Aprilaire 800 best option for me?
I have a 5500 sq ft house with cielings that prob ave. 12 ft. Half of that sw footage is unfinished basement. I was told that the 800 model was about the only thing that would be able to humidify such a large space, but would like to know what you guys think. Also, in terms of operational cost and effectiveness, I definitely dont want something that will raise my power bill significantly ($0.10 p/kwh) and arid climate.
How much moisture you need to add depands on a lot of vairables. Maintly the air leakage rate of your home. How much dry outside air is comming in. SOme newer homes are built so tight that they actually need ot ventilate the home to REMOVE moisture in winter. Natural moisture sources frmo cooking and bathing are enough to humidify the house. Actually too much.
2nd is how humid you want to keep it. This will depend on the level of insulation in your home and the quality of the windows.
THe basement shouldn't be considered, Moisture naturally wicks in through the concrete even if you have a vapor barrier.
FYI - $0.10 isn't too bad. Its' about average for most of the country. It's 20% lower than my winter rate. Besides, electrical consumption is minimal on a humidifier, even a fan powered one. It's teh water use that you need to pay attention to.
Let get some info on you current environemnt wihtout a humidifier. What is the indoor temperature and humidity level and what is the outdoor temeprature and humidity level right now? Where do you live? When was the house built?
For my house, I have a unit similar to a Aprilaire 700 equivalent. It can deliver supposedly up to 18gpd and it's heat source is the gas furnace and gas hot water heater (hooked up ot hot water), so its' costs 1/2 what a steam unit does to operate even when I factor in the wasted water and installed it's about 1/3 - 1/4 the price once you factor in electrical service and such.. It's also very, very simple. It supplies plenty of humidity for my 3200 sqft 86 year old home. Just jsut my opinion. Keep it simple.
the 800 was designed with a company that are true pros, Dri Steam, this can be run on diffrent voltages and the canister which is the tank and element gets changed out yearly, we have had great success with these, and for the large customs we do, it was the definitive answer for humidification, jmo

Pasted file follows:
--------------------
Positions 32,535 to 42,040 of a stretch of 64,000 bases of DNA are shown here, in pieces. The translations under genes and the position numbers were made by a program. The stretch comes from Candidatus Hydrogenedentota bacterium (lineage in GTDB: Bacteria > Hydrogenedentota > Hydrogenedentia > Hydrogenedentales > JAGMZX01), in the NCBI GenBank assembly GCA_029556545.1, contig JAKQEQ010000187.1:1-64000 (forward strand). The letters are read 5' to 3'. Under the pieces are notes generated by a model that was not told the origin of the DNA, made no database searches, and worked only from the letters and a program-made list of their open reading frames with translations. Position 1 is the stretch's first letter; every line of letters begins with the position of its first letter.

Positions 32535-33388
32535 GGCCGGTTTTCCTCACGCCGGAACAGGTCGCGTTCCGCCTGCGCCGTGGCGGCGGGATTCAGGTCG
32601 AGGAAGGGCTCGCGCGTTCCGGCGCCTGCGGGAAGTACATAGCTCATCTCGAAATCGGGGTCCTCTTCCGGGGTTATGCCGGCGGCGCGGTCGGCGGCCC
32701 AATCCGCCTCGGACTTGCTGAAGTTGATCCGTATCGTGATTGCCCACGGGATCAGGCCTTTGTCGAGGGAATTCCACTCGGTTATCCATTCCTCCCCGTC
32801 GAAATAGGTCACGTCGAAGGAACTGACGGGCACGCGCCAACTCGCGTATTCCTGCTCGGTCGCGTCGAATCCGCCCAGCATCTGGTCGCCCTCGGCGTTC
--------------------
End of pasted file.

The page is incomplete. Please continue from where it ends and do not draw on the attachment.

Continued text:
Total Energy Management, inc., Carrier Presidents Award 2011, 2012, 2013
The house was built in 2007, I live in salt lake area. I keep my house around 70. 5500 is considerable larger than a 3500. We arent using the basement, but my end up with a room or two down there later.
Originally Posted by motoguy128
P.S. What is the true annual cost of running these?
That will depend on the leakage rate of your home, how high you keep your RH level, how much door traffic you have, and the leakage rate of your duct system if it isn't inside the conditioned envelope.
Originally Posted by hippypink
5,500 sqft of space should have a minimum of an air change in 5 hours to pruge indoor pollutants and renew oxygen. During cold windy weather, most home will naturally ventilate enough. The natural ventilation could be +150 cfm. During mild calm weather, most homes need supplemental fresh air ventilation to be healthy.
During near zero temps, the outdoor air has a <0^F dew point. At 70^F indoor temps, 40%RH, 45^F dew point, 100 cfm requires 2.5 lbs. of moisture per hour humidification. People and activities add .5 lbs. per hour per person while in the home. A typical home your size needs +6 occupants full time to maintain 40%RH.
A lb. of moisture takes 1,050 btus of heat to vaporize at 100% efficiency. A KWH provides 3,414 btus of heat to vaporize water to steam, minus the heat losses to space.
Figure out the KWH per day to use steam.
Natural gas space heat provides 90,000 btus of heat per therm.
Using steam uses a large amount of electicity. The problem with using heat in air from a furnace is getting enough air flow through your humidifier. A fix is to attach a 6" duct fan to a standard evap pad flow through humidifier drawing air from the home and blowing the humidified air back into the heating ducts. At +200 cfm of air flow, a 10^F rise in dew point will add 3 lbs. of moisture per hour. This is more than enough to humidify when added to the moisture from the occupants.
I did this a house with small flow through humidifier/6" duct fan and had the windows sweating in one day.
Bear Rules: Keep our home <50% RH summer, controls mites/mold and very comfortable.
Provide 60-100 cfm of fresh air when occupied to purge indoor pollutants and keep window dry during cold weather. T-stat setup/setback +8 hrs. saves energy
Use +Merv 10 air filter. -Don't forget the "Golden Rule"
Personally I'd get a high capacity conventional unit. General 1099LHS for example.
The GeneralAire site says its for up to 3,000 sq ft .
Originally Posted by BaldLoonie
Well, I can see its about 3x cheaper to buy the hardware. Are operational costs also a lot less?
I found on amazon "GeneralAire Model 5015 1099 LHS Legacy Series Humidifier" that it sells for about $ on various sites.
They do have "flow through" models as well. not sure what these are.
Last edited by beenthere; 12-31-2011 at 07:50 PM.
How about a general range?
Originally Posted by beenthere
Considering the house was built 2007, will keep at normal humidity (guessing 30 - 40%), 6 people in the house (mostly kids, so lots of foot traffic), and the ducting is mainly in the unfinished basement.
I read somewhere that I can lower the house temp a bit too (because moist air feels warmer), which should save me some money. I only plan to use in winter when our skin is falling off.
What is your current indoor RH? And what is your current outdoor RH at what temp.